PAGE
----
In Their Own Words In Their Own Words .. Remembering the Forgotten Theater of World War II The China - Burma - India Theater Throughout the history of the world, in times of peril and aggression, nations have called upon their military forces for defense against their enemies. Our country has been very fortunate for, whenever the men and women who comprise our Army, Navy, air forces and other services have been called upon; they have served their country bravely and faithfully, regardless of where they were sent or what they were asked to do. Many Americans remember their dedicated service and are appreciative of their performances, but, too soon after the danger is over, the services of these veterans fade into oblivion. — 1st Lt. Albert O. Wilkat CBI Veteran, Pilot, 2nd Troop Carrier Squadron, USAAF to the men of Merrill's Marauders to the pilots and crews of the Burma Banshees and to ALL who served in the CBI "When you get back, tell them of us and say For your tomorrow, we gave our today." Flim Clips American Pathe News BBC Worldwide Library Grinberg Libraries Library of Congress National Archives Paramount News Reuters Television Library The Veterans 88thFS, 80thFG Burma Banshees Captain Kenneth Wilbur Thomas 5307th Composite Unit Merrill's Marauders Private Kermit A. Bushur Second Lieutenant Herbert Clofine Technician Four Lester Lawrence Hollenback Staff Sergeant Warner Katz Staff Sergeant Robert E. Passanisi Captain Philip B. Piazza Technician Five Sigmund S. Bialosky 1891st Engineer Aviation Battalion Frank D. Girard Air Transport Command Lieutenant Colonel George J. Laben 2nd Troop Carrier Sq, 343rd Group, 10th AF Sergeant Earl Lester Mahl 613th Field Artillery Battalion Cpt. James Edward Rice Air Transport Command music fanfare for the common man Aaron Copeland where eagles dare 633 squadron battle for britain Ron Goodwin victory at sea suite Richard Rodgers conceived and produced by For more information on the China - Burma - India Theater of Operations, we highly recommend CHINA - BURMA - INDIA Remembering the Forgotten Theater of World War II http://cbi-theater.home.comcast.net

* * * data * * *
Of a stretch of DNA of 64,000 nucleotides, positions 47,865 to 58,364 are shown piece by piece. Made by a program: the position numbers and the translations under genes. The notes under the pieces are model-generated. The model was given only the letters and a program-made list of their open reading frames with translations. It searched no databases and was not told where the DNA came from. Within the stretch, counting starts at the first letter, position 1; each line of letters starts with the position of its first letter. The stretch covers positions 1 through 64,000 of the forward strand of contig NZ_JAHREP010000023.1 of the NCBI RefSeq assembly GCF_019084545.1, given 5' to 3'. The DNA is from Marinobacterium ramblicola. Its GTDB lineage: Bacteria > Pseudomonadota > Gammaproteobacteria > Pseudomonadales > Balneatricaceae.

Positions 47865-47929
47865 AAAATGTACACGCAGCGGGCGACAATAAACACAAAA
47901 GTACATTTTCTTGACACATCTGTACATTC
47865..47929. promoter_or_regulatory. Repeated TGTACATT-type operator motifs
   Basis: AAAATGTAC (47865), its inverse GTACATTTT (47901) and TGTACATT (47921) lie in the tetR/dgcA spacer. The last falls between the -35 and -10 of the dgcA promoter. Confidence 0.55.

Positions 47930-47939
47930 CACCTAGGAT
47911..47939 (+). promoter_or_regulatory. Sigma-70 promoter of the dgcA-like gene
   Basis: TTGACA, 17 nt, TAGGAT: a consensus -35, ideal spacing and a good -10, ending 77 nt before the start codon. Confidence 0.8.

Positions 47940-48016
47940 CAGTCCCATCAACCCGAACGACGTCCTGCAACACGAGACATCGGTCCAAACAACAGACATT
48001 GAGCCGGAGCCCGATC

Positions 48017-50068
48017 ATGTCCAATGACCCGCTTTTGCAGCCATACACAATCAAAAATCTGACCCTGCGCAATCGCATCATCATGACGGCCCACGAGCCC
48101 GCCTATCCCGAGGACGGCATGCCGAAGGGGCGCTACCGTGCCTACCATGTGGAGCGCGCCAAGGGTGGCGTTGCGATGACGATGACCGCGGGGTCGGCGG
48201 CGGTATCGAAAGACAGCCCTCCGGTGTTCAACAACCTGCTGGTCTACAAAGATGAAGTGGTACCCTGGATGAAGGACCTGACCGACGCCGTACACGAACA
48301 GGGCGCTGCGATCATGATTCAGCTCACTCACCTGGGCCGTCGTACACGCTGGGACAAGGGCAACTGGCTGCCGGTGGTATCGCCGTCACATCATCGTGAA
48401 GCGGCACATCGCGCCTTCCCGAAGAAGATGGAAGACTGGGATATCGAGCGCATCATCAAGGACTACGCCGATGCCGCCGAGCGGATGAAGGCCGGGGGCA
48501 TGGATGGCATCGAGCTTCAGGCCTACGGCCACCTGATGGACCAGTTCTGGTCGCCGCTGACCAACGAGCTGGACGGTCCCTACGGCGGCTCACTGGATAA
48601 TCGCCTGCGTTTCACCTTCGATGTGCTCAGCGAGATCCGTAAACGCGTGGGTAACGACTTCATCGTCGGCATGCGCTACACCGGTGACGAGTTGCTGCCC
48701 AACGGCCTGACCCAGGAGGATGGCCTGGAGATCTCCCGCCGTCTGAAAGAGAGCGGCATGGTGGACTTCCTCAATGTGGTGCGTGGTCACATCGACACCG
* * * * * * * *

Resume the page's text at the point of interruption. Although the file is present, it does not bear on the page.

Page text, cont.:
Tags:   WWII    Veterans    CBI    China    Burma    India    Merrill